USA 6-1-6-5 18 d CAN 2-7-1-5 15
Korea vs Wales
by Jessica Vanderende
Green Division Korea scored a shock defeat over Red division Wales to win the battle for 11th place 16-12. Blakely Kyoung-Soo Kim was a force to be reckoned with in the first quarter scoring four goals to avenge Korea's previous loss to Wales at the championships and take his side to a 6-1 win. Wales responded in the second quarter breaking through Korea's defence to be only two goals down at half-time. However they were unable to sustain the comeback and Korea's pace again caught them off guard. In the second half Wales' defence held strong but Korea's speed and agility allowed them to take full advantage of Wales' turnovers and score against the flow of play. Cortland Kyoung-Jin Kim, who has been strong throughout the championships, was again a focal point in front of goals scoring six times overall for Korea. Korea and Ireland took everyone by surprise at this year's championships and by defeating Wales Korea proved they may be worthy of promotion to red division for the next championships.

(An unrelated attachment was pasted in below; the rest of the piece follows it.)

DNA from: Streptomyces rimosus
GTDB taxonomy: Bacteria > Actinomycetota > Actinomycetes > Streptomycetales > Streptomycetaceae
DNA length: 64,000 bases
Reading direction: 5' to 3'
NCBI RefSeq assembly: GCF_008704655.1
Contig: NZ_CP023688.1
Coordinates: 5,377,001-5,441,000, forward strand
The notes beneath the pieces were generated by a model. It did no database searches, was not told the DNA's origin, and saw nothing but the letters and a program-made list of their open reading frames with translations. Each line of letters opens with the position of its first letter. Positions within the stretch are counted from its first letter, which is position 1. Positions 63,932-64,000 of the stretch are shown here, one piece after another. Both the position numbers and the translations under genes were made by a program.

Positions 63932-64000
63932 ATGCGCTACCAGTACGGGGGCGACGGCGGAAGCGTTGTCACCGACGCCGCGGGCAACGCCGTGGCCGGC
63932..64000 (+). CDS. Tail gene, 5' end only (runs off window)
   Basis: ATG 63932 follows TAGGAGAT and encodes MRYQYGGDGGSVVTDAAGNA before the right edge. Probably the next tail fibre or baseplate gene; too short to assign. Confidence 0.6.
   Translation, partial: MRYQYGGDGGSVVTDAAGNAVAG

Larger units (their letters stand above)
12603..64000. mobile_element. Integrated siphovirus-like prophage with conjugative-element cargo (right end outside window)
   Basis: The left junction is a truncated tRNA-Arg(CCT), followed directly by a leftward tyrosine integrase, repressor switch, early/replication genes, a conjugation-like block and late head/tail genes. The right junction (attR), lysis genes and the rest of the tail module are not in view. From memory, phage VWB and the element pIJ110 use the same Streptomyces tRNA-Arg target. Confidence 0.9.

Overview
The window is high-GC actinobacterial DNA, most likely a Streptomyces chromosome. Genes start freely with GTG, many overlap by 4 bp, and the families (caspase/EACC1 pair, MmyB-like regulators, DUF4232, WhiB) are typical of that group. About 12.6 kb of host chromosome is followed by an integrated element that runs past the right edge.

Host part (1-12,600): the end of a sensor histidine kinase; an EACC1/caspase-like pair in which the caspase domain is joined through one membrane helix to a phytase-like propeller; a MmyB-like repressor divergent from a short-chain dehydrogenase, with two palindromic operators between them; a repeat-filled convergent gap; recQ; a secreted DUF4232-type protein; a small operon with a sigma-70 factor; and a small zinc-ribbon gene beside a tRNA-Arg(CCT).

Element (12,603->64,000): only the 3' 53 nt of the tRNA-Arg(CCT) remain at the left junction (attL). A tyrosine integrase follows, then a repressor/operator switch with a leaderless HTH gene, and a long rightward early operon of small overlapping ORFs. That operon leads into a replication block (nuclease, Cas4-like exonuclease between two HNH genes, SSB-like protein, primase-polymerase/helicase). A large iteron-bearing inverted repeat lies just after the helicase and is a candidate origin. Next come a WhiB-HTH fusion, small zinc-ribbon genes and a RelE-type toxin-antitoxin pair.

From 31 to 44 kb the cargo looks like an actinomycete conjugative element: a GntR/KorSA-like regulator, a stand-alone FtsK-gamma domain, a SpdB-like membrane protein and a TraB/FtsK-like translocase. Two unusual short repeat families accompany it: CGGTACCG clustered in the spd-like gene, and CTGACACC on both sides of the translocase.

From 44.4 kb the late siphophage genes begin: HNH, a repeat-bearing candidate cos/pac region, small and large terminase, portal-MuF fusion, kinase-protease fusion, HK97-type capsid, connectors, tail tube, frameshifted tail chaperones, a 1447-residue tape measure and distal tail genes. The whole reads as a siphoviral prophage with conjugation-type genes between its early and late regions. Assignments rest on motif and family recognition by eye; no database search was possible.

Sweden vs Czech Republic
By Vanessa Frzop